QCD and spectroscopy beyond the quark model : the search for the lightest scalar glueball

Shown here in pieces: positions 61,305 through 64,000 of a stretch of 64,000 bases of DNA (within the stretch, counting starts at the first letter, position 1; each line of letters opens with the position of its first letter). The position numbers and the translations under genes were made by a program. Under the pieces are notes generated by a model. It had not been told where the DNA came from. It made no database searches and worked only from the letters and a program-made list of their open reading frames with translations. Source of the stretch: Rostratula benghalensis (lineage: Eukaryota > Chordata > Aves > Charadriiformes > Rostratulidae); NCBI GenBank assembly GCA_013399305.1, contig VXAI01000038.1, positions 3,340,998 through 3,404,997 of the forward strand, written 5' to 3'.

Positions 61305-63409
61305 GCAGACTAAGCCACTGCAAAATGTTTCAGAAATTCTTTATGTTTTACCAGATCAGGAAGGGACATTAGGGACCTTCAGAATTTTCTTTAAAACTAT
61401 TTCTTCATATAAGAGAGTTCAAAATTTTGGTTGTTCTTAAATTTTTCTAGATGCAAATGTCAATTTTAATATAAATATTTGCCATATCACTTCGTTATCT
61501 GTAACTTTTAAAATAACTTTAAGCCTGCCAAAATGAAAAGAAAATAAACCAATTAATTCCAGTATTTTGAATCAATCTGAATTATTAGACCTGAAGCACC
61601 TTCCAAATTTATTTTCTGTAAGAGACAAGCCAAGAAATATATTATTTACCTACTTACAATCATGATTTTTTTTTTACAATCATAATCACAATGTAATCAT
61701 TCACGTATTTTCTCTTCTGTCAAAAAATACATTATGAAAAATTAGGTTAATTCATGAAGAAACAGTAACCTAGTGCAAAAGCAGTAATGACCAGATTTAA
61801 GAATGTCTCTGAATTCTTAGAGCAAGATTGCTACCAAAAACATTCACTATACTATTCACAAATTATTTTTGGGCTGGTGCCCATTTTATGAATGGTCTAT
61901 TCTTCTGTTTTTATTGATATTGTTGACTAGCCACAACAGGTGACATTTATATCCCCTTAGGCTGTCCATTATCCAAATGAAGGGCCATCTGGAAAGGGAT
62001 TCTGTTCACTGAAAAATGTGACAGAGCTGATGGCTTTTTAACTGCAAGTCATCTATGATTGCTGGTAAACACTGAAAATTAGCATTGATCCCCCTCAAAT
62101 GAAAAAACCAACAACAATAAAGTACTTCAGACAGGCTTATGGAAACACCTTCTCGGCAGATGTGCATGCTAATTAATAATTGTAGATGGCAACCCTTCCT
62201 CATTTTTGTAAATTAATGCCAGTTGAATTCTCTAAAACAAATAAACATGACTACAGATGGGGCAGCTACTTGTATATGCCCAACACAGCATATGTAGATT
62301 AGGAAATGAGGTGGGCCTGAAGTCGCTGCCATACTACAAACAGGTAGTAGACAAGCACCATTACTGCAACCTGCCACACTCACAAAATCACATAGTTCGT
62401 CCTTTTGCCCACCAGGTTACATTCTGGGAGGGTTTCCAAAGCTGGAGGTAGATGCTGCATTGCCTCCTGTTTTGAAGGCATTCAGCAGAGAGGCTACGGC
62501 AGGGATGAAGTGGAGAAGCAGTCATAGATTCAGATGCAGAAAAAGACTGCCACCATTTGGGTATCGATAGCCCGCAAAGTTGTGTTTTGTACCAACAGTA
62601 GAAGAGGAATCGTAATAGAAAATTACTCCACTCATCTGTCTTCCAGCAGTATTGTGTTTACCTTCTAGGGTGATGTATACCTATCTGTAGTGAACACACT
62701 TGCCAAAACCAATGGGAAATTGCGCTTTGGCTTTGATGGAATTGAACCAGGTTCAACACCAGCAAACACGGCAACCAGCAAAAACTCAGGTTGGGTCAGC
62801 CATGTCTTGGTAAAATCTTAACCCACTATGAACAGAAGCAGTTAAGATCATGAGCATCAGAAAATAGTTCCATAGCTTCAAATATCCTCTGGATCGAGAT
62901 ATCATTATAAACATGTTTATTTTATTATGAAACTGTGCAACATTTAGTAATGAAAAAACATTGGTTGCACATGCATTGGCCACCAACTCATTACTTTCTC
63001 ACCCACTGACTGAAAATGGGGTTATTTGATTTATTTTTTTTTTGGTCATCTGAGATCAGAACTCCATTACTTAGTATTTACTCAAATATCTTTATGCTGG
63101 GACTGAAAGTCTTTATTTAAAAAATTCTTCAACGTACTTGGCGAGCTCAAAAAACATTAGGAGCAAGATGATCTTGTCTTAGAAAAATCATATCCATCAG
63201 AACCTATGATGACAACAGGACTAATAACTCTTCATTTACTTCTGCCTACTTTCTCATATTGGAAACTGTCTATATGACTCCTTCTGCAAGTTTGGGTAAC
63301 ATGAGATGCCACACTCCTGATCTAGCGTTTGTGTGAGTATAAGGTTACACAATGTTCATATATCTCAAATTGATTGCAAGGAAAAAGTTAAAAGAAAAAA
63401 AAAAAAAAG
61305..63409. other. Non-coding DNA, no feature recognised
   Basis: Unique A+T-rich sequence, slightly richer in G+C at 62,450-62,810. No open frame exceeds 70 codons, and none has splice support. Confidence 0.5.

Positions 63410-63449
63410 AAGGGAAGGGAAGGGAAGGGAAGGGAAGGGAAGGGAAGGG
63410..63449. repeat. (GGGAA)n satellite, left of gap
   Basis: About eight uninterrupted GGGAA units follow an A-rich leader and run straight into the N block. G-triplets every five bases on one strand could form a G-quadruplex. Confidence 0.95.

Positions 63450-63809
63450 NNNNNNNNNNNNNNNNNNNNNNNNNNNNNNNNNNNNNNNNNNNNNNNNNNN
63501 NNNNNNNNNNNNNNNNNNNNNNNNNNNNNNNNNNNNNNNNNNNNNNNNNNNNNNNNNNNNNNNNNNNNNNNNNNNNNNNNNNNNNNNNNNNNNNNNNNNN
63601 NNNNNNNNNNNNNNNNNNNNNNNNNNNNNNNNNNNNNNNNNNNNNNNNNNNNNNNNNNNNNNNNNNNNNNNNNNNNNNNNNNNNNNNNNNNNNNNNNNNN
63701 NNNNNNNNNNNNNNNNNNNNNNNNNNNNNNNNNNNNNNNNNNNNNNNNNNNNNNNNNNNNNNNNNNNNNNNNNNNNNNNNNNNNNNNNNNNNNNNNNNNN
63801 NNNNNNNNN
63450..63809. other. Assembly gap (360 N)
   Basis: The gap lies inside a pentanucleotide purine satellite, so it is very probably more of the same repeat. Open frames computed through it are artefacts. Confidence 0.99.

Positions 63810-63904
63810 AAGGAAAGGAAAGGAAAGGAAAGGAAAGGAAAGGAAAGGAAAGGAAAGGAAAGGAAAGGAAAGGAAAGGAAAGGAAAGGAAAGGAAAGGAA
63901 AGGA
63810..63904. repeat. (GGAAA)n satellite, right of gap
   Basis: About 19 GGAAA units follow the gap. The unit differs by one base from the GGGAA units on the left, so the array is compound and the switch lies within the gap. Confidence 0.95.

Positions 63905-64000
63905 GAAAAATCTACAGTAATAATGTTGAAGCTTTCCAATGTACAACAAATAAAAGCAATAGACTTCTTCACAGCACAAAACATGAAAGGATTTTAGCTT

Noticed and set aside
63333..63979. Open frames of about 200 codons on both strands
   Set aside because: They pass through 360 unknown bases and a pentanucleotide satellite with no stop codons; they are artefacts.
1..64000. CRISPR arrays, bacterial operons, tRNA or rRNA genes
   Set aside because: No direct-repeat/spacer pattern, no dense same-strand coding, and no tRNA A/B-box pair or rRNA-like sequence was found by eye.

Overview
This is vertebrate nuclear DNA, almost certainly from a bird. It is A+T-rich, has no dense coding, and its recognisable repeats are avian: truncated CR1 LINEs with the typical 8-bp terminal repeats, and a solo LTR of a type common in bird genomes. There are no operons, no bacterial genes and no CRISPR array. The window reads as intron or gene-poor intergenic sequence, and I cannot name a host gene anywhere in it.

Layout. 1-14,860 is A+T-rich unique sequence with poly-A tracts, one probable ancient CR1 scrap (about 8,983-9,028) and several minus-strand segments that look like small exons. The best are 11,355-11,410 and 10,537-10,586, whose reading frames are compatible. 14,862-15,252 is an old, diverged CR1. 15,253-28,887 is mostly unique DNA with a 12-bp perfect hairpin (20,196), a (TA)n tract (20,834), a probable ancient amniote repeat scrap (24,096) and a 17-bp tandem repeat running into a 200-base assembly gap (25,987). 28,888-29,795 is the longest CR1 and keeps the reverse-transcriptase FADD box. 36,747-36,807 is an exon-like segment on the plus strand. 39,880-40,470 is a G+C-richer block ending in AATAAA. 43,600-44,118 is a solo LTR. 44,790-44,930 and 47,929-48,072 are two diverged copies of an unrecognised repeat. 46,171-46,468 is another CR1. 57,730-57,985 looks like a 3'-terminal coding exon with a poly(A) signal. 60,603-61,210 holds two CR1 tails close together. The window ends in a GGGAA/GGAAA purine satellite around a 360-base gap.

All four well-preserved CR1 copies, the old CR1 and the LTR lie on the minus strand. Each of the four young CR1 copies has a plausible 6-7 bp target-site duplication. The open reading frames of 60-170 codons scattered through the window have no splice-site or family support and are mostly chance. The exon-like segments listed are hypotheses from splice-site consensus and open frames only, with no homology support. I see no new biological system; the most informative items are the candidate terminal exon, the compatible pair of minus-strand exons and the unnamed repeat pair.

The naive quark model has been remarkably successful in classifying the many hadron states so far discovered. The underlying theory for these successes is QCD. This theory, however, not only suggests states made purely of quarks, but also those containing glue. Whether these pure glue states are observable depends on the validity of the notion of valence gluons which has been explored in the earlier part of this thesis. My studies show that the hard and soft gluon components can be distinguished and behave as valence and sea constituents in glueballs. These glueballs, and especially the ground state, must be found in order to establish QCD as a successful theory of strong interactions. Because of the inevitability of mixing, particularly for low mass states, simple parton configurations cannot be expected in practice, so supposedly characteristic decay patterns may not serve as a guide to the existence of new states. The only reliable way to establish the intrusion of extra dynamics is to count the number of states with given quantum numbers. An extensive coupled channel analysis of results on ππ and KK final states interactions with I≈0 0(^++) quantum numbers below 1.7 GeV has been performed incorporating new data on pp ÷ pp ππ(KK), Though no poles are imposed on these data, we find that 3 distinct resonances emerge in the 1 GeV region, when the naive quark model requires but two. This clearly indicates for the first time definite evidence for dynamics beyond the quark model in the 0(^++) channel. Our results are consistent with the presence of the ground state glueball S(_1)(993) together with ideally mixed quark model states S(_2)(988) and ε(900).